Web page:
(Bloomberg) -- Treasury Secretary Steven Mnuchin said it would be "unlawful" to give President Donald Trump's tax returns to Congress and asserted that a confidential IRS draft memo revealed on Tuesday didn't contradict him.
"If I had turned them over, I would have been violating the law," Mnuchin told the House Financial Services Committee on Wednesday.
The chairman of the House Ways and Means Committee, Richard Neal, has demanded six years of Trump's personal and business returns under a law allowing him to make such requests. The 10-page IRS memo, first reported by the Washington Post, concluded Treasury had no choice but to turn over the documents, unless Trump wanted to assert executive privilege.
Mnuchin said he relied on advice from the Justice Department, which told him Neal's request overstepped Congress's constitutional powers to investigate. He said the IRS memo was in draft form and hadn't been distributed to senior Treasury Department leaders.
"There's no smoking gun here," Mnuchin said.
The conflict reflects a broader standoff between the Trump administration and the House, as Democrats seek to build on Special Counsel Robert Mueller's Russia probe and delve into the the president's personal finances. The administration is stonewalling. Mnuchin has refused to hand over Trump's tax returns, and the White House has instructed some current and former officials not to appear for hearings, including former White House Counsel Don McGahn and Attorney General William Barr.
In response, Democrats have more seriously considered opening impeachment proceedings.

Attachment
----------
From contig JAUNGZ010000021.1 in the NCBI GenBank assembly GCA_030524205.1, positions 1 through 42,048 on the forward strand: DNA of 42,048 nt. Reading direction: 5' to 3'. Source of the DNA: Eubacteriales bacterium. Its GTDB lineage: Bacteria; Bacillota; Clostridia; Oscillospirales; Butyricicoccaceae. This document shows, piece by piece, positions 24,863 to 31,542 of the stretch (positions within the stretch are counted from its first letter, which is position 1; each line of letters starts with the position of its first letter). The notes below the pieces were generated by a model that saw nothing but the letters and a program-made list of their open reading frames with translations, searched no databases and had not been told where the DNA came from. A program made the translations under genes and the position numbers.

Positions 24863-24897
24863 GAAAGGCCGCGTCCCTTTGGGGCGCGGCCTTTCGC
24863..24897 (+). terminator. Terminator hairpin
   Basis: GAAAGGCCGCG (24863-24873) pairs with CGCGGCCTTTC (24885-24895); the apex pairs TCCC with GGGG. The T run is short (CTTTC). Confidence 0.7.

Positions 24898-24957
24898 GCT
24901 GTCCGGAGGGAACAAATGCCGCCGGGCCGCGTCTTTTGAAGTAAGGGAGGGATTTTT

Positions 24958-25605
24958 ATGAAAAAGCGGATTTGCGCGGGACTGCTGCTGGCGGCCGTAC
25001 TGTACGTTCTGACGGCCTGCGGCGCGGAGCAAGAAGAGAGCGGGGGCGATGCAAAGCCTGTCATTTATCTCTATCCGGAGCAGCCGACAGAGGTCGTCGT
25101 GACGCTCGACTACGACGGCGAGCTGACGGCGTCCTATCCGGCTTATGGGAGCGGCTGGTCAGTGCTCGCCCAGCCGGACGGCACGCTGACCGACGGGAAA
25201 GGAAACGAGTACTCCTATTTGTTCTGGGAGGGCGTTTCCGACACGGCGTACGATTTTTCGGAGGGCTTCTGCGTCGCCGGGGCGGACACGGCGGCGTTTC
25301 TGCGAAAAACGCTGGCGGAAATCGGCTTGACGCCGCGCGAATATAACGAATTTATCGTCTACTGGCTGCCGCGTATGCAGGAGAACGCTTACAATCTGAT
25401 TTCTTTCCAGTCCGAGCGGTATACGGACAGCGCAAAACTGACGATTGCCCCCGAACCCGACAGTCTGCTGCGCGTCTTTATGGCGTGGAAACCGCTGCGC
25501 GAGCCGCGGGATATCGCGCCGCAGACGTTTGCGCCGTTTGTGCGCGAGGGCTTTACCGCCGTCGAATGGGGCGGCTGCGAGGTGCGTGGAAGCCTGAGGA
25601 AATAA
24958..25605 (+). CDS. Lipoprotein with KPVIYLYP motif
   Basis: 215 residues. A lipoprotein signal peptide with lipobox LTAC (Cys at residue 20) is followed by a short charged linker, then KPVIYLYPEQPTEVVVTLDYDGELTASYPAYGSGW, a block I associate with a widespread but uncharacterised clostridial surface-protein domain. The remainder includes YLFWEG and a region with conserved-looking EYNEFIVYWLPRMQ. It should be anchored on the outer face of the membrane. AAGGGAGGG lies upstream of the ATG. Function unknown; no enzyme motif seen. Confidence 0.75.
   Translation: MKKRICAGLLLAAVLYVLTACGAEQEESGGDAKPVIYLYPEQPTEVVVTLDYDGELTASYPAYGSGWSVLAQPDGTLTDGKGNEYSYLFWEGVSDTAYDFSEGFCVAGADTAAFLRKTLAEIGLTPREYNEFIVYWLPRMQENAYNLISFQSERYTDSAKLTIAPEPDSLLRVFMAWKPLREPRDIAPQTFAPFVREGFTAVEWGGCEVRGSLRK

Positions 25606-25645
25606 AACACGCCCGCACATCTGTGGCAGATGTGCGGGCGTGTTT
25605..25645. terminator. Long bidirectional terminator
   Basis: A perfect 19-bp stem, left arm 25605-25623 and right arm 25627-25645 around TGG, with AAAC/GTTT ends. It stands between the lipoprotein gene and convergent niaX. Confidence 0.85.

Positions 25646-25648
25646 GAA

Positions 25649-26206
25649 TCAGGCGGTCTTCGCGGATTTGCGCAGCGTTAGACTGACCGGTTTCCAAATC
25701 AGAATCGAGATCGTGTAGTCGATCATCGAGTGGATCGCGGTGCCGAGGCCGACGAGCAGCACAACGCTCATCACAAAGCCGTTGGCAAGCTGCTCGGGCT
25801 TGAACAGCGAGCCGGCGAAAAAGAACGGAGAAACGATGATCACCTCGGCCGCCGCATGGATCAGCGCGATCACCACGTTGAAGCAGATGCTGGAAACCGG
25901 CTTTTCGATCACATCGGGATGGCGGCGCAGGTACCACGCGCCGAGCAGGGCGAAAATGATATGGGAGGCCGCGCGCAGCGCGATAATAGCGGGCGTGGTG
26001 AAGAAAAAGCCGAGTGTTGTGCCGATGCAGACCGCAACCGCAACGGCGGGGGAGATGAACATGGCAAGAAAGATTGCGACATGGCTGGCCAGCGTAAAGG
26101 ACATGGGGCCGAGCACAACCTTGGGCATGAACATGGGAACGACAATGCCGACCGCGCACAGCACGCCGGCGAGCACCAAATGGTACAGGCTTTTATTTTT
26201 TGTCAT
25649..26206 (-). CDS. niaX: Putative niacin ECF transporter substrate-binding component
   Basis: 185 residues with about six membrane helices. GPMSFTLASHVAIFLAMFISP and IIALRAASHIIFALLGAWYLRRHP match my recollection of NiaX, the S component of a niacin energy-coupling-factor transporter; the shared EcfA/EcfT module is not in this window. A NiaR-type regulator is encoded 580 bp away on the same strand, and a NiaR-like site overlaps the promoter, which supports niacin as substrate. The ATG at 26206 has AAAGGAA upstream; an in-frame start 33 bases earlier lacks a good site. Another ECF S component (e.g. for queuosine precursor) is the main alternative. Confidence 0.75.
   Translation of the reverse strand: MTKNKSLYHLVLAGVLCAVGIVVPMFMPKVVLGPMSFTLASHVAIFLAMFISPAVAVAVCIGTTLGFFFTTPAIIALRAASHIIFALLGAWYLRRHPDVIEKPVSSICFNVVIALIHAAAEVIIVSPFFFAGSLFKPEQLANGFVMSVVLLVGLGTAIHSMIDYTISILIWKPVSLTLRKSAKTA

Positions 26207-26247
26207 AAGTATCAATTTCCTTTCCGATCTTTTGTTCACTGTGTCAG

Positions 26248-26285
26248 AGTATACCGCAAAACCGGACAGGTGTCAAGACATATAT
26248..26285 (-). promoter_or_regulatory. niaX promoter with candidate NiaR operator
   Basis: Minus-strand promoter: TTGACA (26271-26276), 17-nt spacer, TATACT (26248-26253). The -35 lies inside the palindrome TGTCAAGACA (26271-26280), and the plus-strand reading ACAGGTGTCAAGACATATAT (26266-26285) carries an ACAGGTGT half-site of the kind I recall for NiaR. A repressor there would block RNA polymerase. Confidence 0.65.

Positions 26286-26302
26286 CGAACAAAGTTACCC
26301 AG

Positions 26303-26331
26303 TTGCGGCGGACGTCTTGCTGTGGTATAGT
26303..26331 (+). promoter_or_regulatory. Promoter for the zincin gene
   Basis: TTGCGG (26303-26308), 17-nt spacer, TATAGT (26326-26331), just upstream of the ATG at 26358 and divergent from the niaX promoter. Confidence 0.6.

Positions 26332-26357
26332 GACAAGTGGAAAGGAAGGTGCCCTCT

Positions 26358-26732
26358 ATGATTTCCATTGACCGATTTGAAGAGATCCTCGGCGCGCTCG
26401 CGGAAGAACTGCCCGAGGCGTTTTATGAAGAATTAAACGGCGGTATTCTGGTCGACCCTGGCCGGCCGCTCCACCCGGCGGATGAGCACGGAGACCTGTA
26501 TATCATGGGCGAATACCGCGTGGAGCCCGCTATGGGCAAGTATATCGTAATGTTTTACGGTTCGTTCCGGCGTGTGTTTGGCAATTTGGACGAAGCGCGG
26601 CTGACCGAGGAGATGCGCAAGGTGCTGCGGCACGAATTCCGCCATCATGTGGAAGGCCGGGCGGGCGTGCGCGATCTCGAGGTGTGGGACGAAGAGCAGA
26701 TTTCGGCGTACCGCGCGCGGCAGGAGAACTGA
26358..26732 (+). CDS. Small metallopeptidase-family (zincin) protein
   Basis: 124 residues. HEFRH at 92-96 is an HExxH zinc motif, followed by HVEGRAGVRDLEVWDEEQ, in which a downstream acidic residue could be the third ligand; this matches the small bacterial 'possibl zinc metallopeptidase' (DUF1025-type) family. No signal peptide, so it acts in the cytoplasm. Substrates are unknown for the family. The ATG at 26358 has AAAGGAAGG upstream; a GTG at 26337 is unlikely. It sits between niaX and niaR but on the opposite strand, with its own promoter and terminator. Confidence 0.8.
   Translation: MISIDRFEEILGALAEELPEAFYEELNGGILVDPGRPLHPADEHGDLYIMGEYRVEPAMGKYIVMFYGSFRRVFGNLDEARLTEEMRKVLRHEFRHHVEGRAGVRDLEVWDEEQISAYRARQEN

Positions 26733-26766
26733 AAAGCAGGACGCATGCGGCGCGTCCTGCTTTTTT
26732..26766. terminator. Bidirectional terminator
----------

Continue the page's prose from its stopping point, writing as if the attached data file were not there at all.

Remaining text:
Mnuchin on Friday rejected Neal's subpoena for Trump's personal and business tax returns, setting up a potential court battle over the documents. The move prompted Representative Lloyd Doggett, a Texas Democrat, to conclude that Mnuchin should be arrested for "inherent contempt."
Earlier this month House Speaker Nancy Pelosi joked that there is a "little jail" on Capitol Hill for the Treasury chief, if needed.
The IRS memo obtained by the Post contradicts Mnuchin's justification for withholding Trump's returns. The memo concludes it is "mandatory" that the Treasury secretary release the information requested by chairmen of the tax-writing committees.
Mnuchin said Wednesday he didn't know of the memo before the department was contacted by the Post and that he didn't believe it addressed the same issues that led the Justice Department to advise him not to hand over Trump's tax returns. He said the memo was written by an IRS attorney, but that the department didn't know who it was or why it wasn't sent to more senior Treasury officials.
Mnuchin told lawmakers he was handed a copy of the memo on his way to Wednesday's hearing.
Mnuchin repeated that he had "no conversations ever with the president or anyone in the White House" about sending the returns to Congress.
Lawmakers asked the Treasury secretary about a range of other issues, including trade negotiations with China.
Mnuchin said the Trump administration is watching how tariffs on Chinese products will affect prices paid by consumers after he was asked about rising costs for diapers and others children's items.
Mnuchin said he spoke with Walmart Inc. Chief Financial Officer Brett Biggs after the executive said U.S. tariffs on Chinese imports would raise prices for consumers.
"I am monitoring this situation carefully," Mnuchin said. "I was on the phone with the CFO of Walmart, which obviously is one of the biggest sellers of the items that you've described specifically. I understand from Walmart what things they can source from other areas and what items they can't."
Mnuchin also warned that the U.S. government will face a default in "late summer" unless Congress increases the debt ceiling. He said he's confident lawmakers will raise the debt ceiling before the deadline.
(Updates with comment from Mnuchin starting in fifth paragraph.)
--With assistance from Joe Light.
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